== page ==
Innovation may mean different things to different people. For some, it’s nothing more than continuous improvement or productivity gains, and for others it nothing less than breakthrough, first-to-the-world technologies. The team established the vocabulary of innovation, by impressing upon the uniqueness, impact, and the replication dimensions of innovation. They also broad-based innovation as not just indicating new products, but also those around superior processes, customer enablement, services, and support functions, among other.

The team also clarified the important distinction between continuous improvement and innovation, and that innovation needn’t always be technological, or even result in monetary gains. The benefits of innovation were identified for both internal and external customers, and the measures as financial, social, environmental, and change in KPIs.

To bring seriousness to the entire endeavor and reliability and scalability, the team got senior voices into the discussion. The result, Julian Birkinshaw and Clayton Christensen got associated with the initiative. Further, the team deviced Organizational Innovation Quotient, InnoMeter (basis culture, process, strategy), and various other frameworks to measure the innovation performance.

The rigor also come from getting senior leaders involved in the process, bringing in external validation through research — this time in association with INSEAD’s Phanish Puranam who helped give robustness to the methodology and findings of Tata Innovista Awards. Getting external jury members, experts in diverse domains (I happen to be one of the jurors for the regional rounds a couple of years back), also adds to the credibility and learning.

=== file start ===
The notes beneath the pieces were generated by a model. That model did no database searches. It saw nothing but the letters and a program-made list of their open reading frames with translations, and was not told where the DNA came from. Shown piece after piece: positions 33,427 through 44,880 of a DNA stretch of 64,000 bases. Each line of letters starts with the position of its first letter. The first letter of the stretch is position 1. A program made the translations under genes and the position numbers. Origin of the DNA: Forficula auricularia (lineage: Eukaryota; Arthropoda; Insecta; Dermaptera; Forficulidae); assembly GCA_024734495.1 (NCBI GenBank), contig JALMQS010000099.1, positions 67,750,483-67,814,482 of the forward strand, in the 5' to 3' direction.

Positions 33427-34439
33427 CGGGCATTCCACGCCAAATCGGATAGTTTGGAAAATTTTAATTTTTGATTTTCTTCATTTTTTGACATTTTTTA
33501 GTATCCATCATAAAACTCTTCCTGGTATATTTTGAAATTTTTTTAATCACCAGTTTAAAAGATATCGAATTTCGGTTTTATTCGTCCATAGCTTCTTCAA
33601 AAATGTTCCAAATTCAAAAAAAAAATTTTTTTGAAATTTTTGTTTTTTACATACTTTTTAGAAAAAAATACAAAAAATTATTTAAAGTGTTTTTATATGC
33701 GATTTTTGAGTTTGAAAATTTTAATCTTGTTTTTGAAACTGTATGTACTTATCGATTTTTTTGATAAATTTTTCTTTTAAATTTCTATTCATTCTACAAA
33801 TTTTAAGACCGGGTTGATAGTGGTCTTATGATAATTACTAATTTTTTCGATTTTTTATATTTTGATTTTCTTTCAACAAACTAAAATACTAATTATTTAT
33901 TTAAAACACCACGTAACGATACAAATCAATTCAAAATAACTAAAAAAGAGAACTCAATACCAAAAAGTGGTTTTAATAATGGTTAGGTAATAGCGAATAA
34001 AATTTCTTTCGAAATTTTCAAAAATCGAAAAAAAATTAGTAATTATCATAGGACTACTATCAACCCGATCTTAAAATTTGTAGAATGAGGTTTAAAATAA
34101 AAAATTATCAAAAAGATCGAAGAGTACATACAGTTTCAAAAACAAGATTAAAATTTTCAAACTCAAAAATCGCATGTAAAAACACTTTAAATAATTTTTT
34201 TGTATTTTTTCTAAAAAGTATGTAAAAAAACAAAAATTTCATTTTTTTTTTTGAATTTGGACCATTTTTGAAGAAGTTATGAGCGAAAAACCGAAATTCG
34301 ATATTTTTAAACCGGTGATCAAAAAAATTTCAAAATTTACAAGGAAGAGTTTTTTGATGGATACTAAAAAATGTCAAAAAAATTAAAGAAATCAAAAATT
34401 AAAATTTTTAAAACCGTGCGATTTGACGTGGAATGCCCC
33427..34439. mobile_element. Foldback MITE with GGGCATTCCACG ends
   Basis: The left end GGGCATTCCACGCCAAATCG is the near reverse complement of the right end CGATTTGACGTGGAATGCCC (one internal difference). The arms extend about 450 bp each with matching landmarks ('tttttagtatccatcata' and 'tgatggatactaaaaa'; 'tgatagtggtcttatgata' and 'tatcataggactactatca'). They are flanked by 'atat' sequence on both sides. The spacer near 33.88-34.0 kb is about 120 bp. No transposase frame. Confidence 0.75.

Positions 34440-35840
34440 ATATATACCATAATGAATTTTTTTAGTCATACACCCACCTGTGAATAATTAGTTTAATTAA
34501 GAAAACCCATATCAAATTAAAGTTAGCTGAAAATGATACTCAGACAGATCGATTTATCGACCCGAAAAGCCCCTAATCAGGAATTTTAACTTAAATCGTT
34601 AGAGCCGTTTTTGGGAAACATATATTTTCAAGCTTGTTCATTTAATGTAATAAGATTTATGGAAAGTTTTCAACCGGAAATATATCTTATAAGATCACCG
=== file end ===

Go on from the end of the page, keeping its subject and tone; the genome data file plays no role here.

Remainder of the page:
Of the various award categories, including Implemented Innovations, Piloted Technologies, and Design Honor, the most unique and controversial is the Dare to Try Award which felicitates exemplary efforts towards something big and risky.

Since 2006, when there were three awards given, the participation level and number of award categories have grown over past 12 years, to 15 awards in 2019 edition of Innovista. The Dare to Try award itself saw a surging participation of 55 times between 2007 and 2015, and many awardees went on to innovating successfully.; hence, justifying the category.

The book shares incisive cases from Tata Steel, Tata Motors — JLR, Titan, TCS, Tata Chemicals et al., on the diversity of innovations the employees engaged in, and the appropriate felicitation mechanism.

Ravi does a brilliant job in being both descriptive and prescriptive, and offers sufficient practical evidence backed by theoretical rigor to establish the case of how innovation at large setups can indeed be managed, measured, and nurtured. At instances, Ravi offers insights on why some innovations work and others don’t, what makes for proficient innovators (hint: they are intrinsically motivated), why a portfolio approach is more valuable, and why senior leadership sponsorship can help the thinking evolve.

A must read for anyone even remotely interested in how Innovation Culture gets shaped at scale.

Well done my friend.

Founder and Innovation Evangelist at Inflexion Point Consulting. TEDx speaker. Teacher. Strategy Coach. Creativity Workshops. Executive Education.